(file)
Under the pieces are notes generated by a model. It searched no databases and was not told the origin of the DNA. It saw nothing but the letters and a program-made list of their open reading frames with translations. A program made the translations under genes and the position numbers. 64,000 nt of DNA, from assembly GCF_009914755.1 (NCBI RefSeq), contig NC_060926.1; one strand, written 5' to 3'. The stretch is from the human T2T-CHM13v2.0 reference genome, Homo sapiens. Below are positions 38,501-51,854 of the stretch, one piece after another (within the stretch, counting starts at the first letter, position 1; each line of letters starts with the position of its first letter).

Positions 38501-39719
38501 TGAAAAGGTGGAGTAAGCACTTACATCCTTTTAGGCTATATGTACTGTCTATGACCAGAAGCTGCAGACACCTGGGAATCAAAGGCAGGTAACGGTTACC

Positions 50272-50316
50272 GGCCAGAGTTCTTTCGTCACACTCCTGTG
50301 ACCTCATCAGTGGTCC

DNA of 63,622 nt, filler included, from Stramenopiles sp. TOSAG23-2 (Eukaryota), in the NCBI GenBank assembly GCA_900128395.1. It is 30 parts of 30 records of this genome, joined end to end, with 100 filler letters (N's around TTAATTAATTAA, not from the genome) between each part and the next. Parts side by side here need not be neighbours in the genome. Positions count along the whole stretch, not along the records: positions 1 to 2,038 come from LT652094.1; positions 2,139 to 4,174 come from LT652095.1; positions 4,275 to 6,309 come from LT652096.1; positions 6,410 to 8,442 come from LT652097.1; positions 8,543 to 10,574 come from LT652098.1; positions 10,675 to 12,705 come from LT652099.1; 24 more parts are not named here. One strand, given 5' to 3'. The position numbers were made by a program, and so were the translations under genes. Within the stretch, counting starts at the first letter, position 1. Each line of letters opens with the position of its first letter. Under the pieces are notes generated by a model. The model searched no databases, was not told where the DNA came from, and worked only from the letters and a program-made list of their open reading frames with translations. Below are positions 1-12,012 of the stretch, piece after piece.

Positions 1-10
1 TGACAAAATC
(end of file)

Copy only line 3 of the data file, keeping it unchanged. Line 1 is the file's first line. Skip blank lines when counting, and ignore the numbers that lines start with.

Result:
38501 TGAAAAGGTGGAGTAAGCACTTACATCCTTTTAGGCTATATGTACTGTCTATGACCAGAAGCTGCAGACACCTGGGAATCAAAGGCAGGTAACGGTTACC